Study: Depression symptoms prevalent among Division I athletes

Cassandra Jaramillo

About one in four Division I athletes report signs of depression, according to a new study of nearly 500 athletes by the British Journal of Sports Medicine.

 Researchers collected data on the frequency of depression in 465 undergraduate athletes who went to a private university with an NCAA Division I program over three years. The sample is one of the largest to look at depression in college athletes by gender and sport.

The NCAA published a 40-page document last week which recommends universities have pre-participation mental health screenings and help refer students to qualified practitioners when needed.

Allen Hardin, senior associate athletics director of sports medicine at UT, said athletes complete a medical screening process once they enroll and arrive on campus. 

“Mental health is just one piece of what we do,” Hardin said. “We do an extensive screening process that looks at emotional and physical health. We identify those who may be at risk and address any of those issues at that time.” 

In the Drexel University study, 28 percent of women were likely to experience depressive symptoms, compared to 18 percent of men. Female track and field athletes had the highest percentage of clinically relevant depressive symptoms at 38 percent.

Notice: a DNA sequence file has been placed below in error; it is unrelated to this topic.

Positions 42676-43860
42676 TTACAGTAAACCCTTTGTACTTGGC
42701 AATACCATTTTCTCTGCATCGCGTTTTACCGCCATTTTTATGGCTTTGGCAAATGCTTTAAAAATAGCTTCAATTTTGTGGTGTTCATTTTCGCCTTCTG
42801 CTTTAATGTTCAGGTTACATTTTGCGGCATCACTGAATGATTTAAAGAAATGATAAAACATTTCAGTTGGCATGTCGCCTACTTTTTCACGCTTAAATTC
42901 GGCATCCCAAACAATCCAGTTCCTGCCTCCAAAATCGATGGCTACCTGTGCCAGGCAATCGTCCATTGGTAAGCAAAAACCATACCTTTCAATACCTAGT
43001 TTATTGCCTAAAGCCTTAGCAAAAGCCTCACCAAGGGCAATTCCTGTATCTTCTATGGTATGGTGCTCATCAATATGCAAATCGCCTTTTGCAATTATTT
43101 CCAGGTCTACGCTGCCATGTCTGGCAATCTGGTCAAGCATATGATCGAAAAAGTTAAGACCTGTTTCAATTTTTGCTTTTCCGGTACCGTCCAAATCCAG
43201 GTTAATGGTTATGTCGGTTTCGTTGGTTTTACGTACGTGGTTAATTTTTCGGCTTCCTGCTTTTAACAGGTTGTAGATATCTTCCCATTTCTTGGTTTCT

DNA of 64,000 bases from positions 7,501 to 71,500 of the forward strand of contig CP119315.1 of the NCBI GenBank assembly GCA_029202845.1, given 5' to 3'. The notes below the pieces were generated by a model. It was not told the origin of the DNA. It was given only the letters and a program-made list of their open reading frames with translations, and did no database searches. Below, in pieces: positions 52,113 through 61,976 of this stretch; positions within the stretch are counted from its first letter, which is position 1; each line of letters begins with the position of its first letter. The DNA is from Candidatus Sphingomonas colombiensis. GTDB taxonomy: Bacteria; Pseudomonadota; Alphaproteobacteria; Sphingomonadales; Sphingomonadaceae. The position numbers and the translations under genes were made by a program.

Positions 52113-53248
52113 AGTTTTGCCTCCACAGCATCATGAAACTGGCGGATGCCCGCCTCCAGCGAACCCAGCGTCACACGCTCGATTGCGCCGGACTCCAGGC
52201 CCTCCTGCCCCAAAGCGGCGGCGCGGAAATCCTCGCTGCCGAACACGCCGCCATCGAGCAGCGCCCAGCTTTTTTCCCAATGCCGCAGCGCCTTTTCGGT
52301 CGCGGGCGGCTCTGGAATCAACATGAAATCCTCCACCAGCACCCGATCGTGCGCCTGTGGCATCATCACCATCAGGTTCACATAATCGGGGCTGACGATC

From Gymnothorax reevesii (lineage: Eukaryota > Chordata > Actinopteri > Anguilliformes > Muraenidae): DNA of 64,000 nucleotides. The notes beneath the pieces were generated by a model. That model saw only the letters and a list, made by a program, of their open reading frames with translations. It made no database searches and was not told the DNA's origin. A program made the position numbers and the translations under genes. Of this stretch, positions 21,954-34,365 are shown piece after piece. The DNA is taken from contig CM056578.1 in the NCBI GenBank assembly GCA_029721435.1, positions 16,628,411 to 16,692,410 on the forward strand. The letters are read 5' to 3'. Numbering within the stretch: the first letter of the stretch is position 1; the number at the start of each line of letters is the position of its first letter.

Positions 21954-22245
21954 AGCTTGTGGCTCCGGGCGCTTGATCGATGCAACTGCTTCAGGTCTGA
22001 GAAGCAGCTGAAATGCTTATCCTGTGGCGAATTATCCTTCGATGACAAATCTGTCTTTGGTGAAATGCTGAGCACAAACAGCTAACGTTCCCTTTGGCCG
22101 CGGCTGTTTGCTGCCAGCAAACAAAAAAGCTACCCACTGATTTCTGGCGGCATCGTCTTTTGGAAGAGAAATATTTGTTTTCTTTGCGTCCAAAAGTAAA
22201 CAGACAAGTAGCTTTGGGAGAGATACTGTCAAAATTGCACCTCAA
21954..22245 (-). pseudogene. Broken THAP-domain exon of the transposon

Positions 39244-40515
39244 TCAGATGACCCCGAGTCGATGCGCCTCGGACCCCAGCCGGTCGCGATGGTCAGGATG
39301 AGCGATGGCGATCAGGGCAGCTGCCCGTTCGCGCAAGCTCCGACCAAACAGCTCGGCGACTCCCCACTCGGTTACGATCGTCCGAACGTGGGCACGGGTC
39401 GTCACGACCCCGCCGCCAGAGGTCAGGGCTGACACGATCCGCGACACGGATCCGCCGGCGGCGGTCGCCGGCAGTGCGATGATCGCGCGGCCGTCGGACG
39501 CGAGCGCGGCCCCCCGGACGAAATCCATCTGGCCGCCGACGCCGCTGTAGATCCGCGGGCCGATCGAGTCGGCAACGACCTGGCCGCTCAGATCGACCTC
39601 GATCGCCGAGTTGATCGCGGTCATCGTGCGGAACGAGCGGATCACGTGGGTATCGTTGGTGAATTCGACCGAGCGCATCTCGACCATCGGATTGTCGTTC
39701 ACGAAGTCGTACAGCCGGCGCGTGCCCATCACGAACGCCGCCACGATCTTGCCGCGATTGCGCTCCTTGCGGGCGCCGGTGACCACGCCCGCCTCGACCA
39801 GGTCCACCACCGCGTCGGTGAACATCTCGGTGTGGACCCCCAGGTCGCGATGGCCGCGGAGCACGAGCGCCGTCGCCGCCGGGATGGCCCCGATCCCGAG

Former UT track athlete Kendra Chambers said track athletes often compete against each other to qualify to run in upcoming meets. Once the athlete qualifies for a meet, there’s more individual pressure for the athlete to perform well for national and regional meets, Chambers said.

During her time as a Longhorn, Chambers was a four-time All-American and four-time Big XII track champion. She is now a pro-athlete training for the 2016 Olympics in Brazil. She said she focuses just as much time on her mental well-being as she does on her physical health.

“I’ve grown so much as a pro-athlete that I now use a sports psychiatrist on a weekly basis,” Chambers said. 

Dr. Brian Hainline, chief medical officer at the NCAA, said when he visited UT last year he was “very impressed” by the University’s concussion health and mental health programs. 

Randa Ryan, executive senior associate athletics director of student services at UT, said athletes have resources available when in need of a referral, and coaches are trained to handle situations where a student athlete is in crisis.

“Texas is a model program in regards to what the NCAA is looking for in mental health support for student athletes,” Ryan, who has worked with Texas athletics for 31 years, said.  

Depression among college athletes is comparable to its incidence in the general college population, the study found. 

“Estimates of mental illness among college athletes are really similar to their non-athletic peers,” Hardin said. “This isn’t just a college athletics problem. This is something that all college campuses are addressing.”